Nowhere is good vision so vitally important as when you are behind the wheel. Anyone who has ever been out driving in the low sun or on a rainy winter night knows that driving often means coping with difficult visibility conditions. Luckily, there is one thing that can help you straight away: glasses or sunglasses for driving. In this blog, we show you what you should look out for in glasses as a driver and how special driving glasses can help.
Which sight problems occur when driving?
Most people have had the experience of driving along in blazing sunlight with a pair of sunglasses on, and then suddenly a shadowy patch comes and you can barely see anything. So you quickly take the sunglasses off (and if you are a glasses wearer, you then even have to put your normal glasses back on). It’s not exactly easy – let alone road-safe. It’s not without reason that the majority of accidents on our roads are attributed to poor visibility or difficult light conditions. Reflections on wet roads or glare from oncoming vehicles are also something that strains our eyes and distracts us from road traffic. For these moments of glare, rapid changes between dark and light or low visibility, there are special glasses for driving.
When do I need a pair of driving glasses?
Are you often on the road for long distances? Are your eyes often tired and irritated after driving? Do you feel unsafe when you are blinded on wet roads? Then buying driving glasses is certainly a good idea. With the right glasses, you’ll be prepared for changing light conditions, dim light, bad weather, low sun and UV rays. That’s hard to beat!
How do driving glasses work?
Glasses designed specifically for driving minimise reflections, compensate for changes in light and dark, and enable sharp spatial vision even during rapid changes of gaze between the road and mirrors. But how exactly do glasses for driving achieve this effect? Some lens manufacturers offer special coatings (such as Zeiss DriveSafe lenses or Rodenstock Road) that reflect certain wavelengths of the light spectrum, reducing glare. However, you have to pay a lot of money for such refined special lenses. You can achieve a similar effect by looking out for the following features when choosing your driving glasses:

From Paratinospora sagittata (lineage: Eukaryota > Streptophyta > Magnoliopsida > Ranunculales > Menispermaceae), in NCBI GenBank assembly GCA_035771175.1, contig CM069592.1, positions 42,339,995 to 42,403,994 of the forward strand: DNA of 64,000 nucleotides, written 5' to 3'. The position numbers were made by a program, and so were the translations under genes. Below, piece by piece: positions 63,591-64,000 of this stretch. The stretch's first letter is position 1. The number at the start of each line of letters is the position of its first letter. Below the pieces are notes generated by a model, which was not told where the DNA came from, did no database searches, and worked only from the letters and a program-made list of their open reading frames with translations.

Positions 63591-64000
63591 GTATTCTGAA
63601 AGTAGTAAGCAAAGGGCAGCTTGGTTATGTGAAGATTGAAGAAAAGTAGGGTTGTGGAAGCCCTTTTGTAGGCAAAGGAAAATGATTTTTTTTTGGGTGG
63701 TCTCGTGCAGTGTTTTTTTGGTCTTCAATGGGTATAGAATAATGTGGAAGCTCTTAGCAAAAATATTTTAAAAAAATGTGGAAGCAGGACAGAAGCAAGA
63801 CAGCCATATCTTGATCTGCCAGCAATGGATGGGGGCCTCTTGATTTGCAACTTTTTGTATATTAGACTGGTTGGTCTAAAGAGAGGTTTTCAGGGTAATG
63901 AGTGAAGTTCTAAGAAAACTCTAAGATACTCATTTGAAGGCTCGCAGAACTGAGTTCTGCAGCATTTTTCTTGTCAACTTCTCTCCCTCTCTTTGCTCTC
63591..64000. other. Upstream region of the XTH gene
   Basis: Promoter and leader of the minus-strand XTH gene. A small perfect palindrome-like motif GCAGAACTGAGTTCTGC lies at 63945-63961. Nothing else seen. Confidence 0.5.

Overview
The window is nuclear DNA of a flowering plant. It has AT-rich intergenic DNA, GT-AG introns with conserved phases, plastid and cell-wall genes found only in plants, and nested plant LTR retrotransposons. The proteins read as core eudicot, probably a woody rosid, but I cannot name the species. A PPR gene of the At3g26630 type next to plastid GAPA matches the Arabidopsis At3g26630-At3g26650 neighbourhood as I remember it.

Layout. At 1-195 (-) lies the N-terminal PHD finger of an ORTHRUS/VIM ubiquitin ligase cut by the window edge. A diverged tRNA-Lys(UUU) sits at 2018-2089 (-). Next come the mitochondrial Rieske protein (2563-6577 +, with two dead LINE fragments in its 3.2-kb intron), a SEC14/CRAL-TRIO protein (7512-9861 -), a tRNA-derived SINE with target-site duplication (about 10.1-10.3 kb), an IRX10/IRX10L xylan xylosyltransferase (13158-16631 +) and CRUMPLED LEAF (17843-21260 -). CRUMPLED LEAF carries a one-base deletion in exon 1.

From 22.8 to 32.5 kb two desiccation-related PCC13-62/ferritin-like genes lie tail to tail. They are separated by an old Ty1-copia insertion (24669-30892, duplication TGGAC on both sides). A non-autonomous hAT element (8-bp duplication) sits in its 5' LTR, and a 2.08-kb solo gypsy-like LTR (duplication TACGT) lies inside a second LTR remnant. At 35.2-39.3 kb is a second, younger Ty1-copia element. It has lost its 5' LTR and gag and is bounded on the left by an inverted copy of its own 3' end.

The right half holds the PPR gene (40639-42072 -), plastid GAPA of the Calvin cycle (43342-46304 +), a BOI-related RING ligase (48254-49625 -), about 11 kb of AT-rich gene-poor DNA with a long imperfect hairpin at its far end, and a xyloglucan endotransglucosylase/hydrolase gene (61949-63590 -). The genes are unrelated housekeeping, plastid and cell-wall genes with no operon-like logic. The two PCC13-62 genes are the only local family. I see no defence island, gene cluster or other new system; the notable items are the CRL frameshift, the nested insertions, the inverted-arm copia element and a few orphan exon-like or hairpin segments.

Checklist for Driving Glasses
- The right (phototropic) tinting
- A high level of anti-reflective coating
- Polarising lenses to protect against glare
- Blue light filter coating for better contrast
Driving Glasses Lens Tint
Glasses specifically designed for driving are usually self-tinting to reduce glare. Such phototropic (or photochromic) lenses contain light-sensitive molecules that react to UV radiation and darken the lens accordingly. However, you can’t just take any phototropic lens, because since the windscreen of most cars is equipped with a UV filter, the lenses inside the car will not darken properly. Photochromic lenses especially for driving react not only to UV rays, but also to visible light – and thus ensure safe driving.
If you prefer regular sunglasses for driving, make sure you choose the right tint. Red and blue shades reduce contrast and are therefore not suitable. Tint colours such as brown and grey, on the other hand, are optimal; they help you to see brake lights and traffic lights better. And be careful: the tint should not be too strong. For daytime driving, it should be no more than 85 percent and at night no more than 25 percent.